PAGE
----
I would use 14/2 Romex coming from 15amp circuit breaker then pigtailed to 2 differnt Light switches. enter image description here

  • 4
    You need to also show the wiring you're contemplating to run from the switches out to the lights before anyone could say for sure if you've got it right or if you're going to make a bang the 2st time you turn a switch on. Don't just show it as 3 wires entering a block box and 3 wires come out - show exactly which wires connect to which terminals on the switch.
    – brhans
    Commented Mar 2, 2023 at 19:06
  • 2
    Are these just regular switches, or smart switches? Regular switches don't use neutral, but most smart switches do.
    – Mark
    Commented Mar 2, 2023 at 19:37
  • Just regular switches Commented Mar 2, 2023 at 19:43
  • @brhans Ill have to make a new diagram for the switches themselves. Commented Mar 2, 2023 at 19:45
  • 1
    So long as those pig-tails happen inside a box (not in the wall as it appears from your drawing), you should be fine, but again, details matter! It might be even better if you do up the actual wiring then show an actual pic of what you've done (BEFORE turning the breaker!) so people can see your actual work instead of just theoretical...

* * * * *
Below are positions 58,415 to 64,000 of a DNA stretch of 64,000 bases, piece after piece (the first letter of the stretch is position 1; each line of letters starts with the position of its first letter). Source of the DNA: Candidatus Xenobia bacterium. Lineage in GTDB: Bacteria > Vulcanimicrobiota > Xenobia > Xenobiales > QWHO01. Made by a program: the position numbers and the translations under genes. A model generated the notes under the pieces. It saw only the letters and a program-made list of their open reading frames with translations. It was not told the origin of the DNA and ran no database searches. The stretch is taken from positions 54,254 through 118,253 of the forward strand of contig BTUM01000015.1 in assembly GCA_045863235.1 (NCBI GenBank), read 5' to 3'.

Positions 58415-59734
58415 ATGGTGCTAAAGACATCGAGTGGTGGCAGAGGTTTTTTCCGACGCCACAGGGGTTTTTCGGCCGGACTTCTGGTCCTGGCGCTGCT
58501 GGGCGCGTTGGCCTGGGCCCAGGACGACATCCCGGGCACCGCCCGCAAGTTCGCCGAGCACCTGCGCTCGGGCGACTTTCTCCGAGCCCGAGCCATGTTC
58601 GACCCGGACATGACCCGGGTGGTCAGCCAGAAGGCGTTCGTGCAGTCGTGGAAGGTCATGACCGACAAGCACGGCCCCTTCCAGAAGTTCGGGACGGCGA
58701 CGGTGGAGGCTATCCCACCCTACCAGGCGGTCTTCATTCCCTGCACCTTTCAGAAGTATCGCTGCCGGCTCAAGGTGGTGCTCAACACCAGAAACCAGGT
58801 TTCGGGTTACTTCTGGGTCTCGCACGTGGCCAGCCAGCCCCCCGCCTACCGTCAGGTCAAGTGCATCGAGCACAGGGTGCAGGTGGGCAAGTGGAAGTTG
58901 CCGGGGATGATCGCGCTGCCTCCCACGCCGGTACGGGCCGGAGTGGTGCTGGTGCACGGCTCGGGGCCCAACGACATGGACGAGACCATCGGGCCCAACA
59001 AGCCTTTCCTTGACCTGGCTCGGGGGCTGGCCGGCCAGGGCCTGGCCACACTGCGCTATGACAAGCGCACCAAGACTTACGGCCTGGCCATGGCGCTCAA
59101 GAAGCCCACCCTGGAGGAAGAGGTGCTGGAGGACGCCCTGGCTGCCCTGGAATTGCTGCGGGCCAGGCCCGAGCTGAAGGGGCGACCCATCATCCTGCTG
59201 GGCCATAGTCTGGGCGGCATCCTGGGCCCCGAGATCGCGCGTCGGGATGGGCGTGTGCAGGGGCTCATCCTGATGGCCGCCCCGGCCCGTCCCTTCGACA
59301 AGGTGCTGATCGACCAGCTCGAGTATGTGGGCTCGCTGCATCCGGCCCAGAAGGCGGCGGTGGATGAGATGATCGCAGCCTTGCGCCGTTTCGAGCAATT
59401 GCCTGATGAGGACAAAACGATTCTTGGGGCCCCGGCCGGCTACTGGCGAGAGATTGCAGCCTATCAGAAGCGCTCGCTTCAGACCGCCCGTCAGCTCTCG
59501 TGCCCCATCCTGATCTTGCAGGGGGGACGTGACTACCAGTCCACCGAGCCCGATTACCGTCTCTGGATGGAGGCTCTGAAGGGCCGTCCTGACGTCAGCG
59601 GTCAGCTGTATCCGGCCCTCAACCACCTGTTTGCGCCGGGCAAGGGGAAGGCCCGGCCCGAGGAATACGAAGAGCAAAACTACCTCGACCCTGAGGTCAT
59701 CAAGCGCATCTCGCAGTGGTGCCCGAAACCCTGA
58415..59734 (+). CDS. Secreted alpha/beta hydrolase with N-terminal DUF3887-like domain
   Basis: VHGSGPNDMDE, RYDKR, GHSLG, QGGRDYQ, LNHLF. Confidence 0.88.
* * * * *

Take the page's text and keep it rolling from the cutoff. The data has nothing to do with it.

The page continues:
– FreeMan
    Commented Mar 3, 2023 at 13:45

2 Answers 2


not quite,

Maybe confusing the naming switch with switch box.

Only hot goes to the switch and comes out as switched hot going to the lights,

The Neutral (white) does not go to the switch they are bundled together under wire nut.

The ground goes to switch box and to light box

  • 1
    @HABO still working on my first coffee :)
    – Traveler
    Commented Mar 2, 2023 at 19:59
  • Just about all switches do have a ground connection on them as well, and although not necessary for normal operation, I would guess that somewhere in the depths of electrical code would specify that if there's a ground connection present, it should be connected to the ground system for safety.
    – Milwrdfan
    Commented Mar 2, 2023 at 20:24

Absolutely not. Assuming you are showing the actual switches in your diagram, when you flip a switch on, you will immediately short out the circuit!

You want the hot (black) wire connected to each switch. Then, from the other side of the switch, you will have the switched hot (black or red) going to the first fixture. The neutral (white) wire coming back from the light connects to the neutral (white) wire back to the panel.

The ground (green) wire goes to the switches and also to each light.

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